When the coronavirus pandemic canceled the 2020 Bayou Classic, Simone Lightfoot looked for another way that Grambling State University (GSU) and Southern University (SU) could go head to head – but this time academically.
Lightfoot, associate vice president of Environmental Justice and Climate Justice at the National Wildlife Federation, didn’t want the federation’s sponsorship in year three to simply end – so in lieu of a football contest, she thought of a science battle.
“With no football game, my imagination led to this idea of battling (collaborating) around science and water (the Mississippi River) instead of the game and minus the halftime show,” Lightfoot said. “Just replace them both with plenty of science and research.”
That’s how the Battle of the Sciences was born. What resulted is the “Bayou Classic 2020-21: A Battle of the Sciences Booklet.” It is hoped that the work can have an impact on where decision-makers decide to allocate funds related to the Mississippi River environment.
“University leadership (GSU and Southern), the faculty, and the young scholars from Grambling and Southern were wonderful,” Lightfoot said, adding that various community partners, including the Lower Ninth Ward Center for Sustainability Engagement & Development in New Orleans, helped the project come together.
“This was truly a team effort,” she said.
“Our GSU students did an amazing job with gathering information for the included white paper,” said Waneene Dorsey, a professor at Grambling State. “The Water Quality Management and Principles of Toxicology courses that I teach allowed for the contributing students and myself to create a document that will be viewed by the GSU alumni, GSU fans, funders, and representatives and senators on Capitol Hill via the National Wildlife Federation. Likewise, Southern University and its alumni will also see our great contribution to the sciences.”
Dorsey said that “our contributions to the white paper will help people on Capitol Hill make decisions about allocating money in our communities that are affected by the ills of toxic air and contaminants that spill into the Mississippi River.”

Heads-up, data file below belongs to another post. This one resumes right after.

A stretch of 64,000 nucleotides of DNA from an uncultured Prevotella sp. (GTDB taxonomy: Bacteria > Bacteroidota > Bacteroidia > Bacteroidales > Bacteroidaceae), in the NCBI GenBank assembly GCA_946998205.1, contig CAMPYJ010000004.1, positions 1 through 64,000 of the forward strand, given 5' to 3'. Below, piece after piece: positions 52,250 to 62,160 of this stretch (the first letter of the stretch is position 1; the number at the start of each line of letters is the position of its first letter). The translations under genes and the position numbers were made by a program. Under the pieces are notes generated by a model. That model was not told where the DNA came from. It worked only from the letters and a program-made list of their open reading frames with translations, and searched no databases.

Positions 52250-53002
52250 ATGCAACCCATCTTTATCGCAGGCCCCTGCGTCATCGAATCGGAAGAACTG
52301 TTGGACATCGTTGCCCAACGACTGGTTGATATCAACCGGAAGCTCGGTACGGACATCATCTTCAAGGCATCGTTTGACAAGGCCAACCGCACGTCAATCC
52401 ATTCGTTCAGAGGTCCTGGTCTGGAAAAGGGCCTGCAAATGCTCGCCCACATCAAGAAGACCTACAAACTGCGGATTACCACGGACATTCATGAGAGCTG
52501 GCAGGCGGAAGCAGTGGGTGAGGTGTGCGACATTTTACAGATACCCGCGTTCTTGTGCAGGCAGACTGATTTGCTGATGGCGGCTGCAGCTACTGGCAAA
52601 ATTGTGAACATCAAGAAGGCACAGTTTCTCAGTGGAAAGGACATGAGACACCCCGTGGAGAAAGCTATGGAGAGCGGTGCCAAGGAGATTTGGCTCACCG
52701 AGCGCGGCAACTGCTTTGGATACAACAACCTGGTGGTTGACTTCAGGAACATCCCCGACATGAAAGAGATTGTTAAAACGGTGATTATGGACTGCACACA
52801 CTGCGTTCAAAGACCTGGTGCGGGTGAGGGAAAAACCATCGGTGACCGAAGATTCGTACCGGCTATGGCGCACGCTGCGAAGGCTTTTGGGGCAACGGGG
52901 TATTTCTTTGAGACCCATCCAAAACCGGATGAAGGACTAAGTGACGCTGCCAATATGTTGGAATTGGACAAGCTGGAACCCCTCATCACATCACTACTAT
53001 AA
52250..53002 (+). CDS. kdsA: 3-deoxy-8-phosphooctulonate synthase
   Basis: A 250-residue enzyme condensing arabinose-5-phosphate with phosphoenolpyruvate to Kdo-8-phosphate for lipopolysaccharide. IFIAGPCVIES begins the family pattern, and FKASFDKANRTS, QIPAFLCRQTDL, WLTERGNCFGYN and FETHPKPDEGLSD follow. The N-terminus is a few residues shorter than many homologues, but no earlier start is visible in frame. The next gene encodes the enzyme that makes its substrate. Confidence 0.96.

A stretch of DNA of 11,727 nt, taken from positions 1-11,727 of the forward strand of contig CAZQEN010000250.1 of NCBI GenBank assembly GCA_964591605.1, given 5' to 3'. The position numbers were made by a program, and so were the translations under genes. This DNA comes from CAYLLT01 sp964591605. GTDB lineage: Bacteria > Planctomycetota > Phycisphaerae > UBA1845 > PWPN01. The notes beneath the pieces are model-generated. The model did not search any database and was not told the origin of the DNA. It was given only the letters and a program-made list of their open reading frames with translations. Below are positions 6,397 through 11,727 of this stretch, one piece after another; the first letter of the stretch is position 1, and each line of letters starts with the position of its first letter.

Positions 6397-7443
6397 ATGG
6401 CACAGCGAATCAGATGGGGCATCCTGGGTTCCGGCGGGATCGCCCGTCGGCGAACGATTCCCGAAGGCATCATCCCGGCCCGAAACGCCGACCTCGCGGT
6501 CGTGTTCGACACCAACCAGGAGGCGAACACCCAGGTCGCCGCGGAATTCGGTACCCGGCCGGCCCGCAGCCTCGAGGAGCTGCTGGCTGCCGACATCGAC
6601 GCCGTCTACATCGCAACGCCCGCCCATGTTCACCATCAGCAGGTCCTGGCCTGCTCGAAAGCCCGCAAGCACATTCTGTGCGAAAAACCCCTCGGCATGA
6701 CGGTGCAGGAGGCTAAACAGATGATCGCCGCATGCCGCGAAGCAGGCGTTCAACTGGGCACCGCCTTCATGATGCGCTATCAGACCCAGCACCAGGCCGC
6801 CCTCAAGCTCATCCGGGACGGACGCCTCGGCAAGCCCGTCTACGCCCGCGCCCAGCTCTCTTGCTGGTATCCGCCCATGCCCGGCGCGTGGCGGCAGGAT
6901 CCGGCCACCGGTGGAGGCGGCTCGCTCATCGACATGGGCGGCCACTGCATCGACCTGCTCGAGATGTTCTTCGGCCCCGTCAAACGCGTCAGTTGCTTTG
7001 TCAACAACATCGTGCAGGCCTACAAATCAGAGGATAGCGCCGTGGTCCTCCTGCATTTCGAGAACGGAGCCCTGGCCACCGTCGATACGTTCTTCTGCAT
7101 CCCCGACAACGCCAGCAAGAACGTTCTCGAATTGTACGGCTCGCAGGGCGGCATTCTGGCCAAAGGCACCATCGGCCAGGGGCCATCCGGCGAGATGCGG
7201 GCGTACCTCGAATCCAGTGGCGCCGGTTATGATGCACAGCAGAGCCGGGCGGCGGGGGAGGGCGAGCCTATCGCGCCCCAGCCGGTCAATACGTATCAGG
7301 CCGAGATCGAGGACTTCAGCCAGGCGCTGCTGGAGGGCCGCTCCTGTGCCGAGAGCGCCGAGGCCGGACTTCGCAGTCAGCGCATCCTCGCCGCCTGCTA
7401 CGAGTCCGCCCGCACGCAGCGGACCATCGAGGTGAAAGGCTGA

She explained that the purpose of the white paper was to do an exhaustive search of the Internet that discussed the effects of petroleum chemical companies on global warming, the health of African American communities, and wildlife in the Mississippi River Delta.
“GSU student researchers found that many African American communities are in proximity of petrochemical industries and the people who stay in these communities have cancer and are very ill,” Dorsey said.
The young researchers also found that the Mississippi River Delta is known for its global seafood supply. However, when engineers put dams in various waterways, it caused deleterious effects on an oyster bed, she said.
“The oyster industry in Louisiana is the largest oyster producer in the nation,” Dorsey said, adding that wetlands are important to the state.
“The removal of wetlands around the New Orleans area was instrumental in causing the hurricane Katrina flooding aftermath because there were no root systems from the cypress trees in wetland ecosystems to contain the water,” she said. “Therefore, water poured into New Orleans like it was a bowl.”
GSU students who were research scholars:
• Steven Wilson, a biology student and recent graduate, wrote about “Cancer Alley.”
• Harry Hooker III, a chemistry student and recent graduate, wrote a toxicology piece that talked about “Rushing to Exhale and Being Black and Breathing.”
• Jynelle Liverpool, a biology student and recent graduate, wrote about” Food Markets and the Mississippi River Delta Watershed.”
“We must continue to research and write about our findings so that elected officials, policymakers, and residents can make improvements to protect essential human rights, solve public health concerns, and ensure the long-term viability of the environment,” Dorsey said.
The full white paper can be found at link.gram.edu/sciencebattle.
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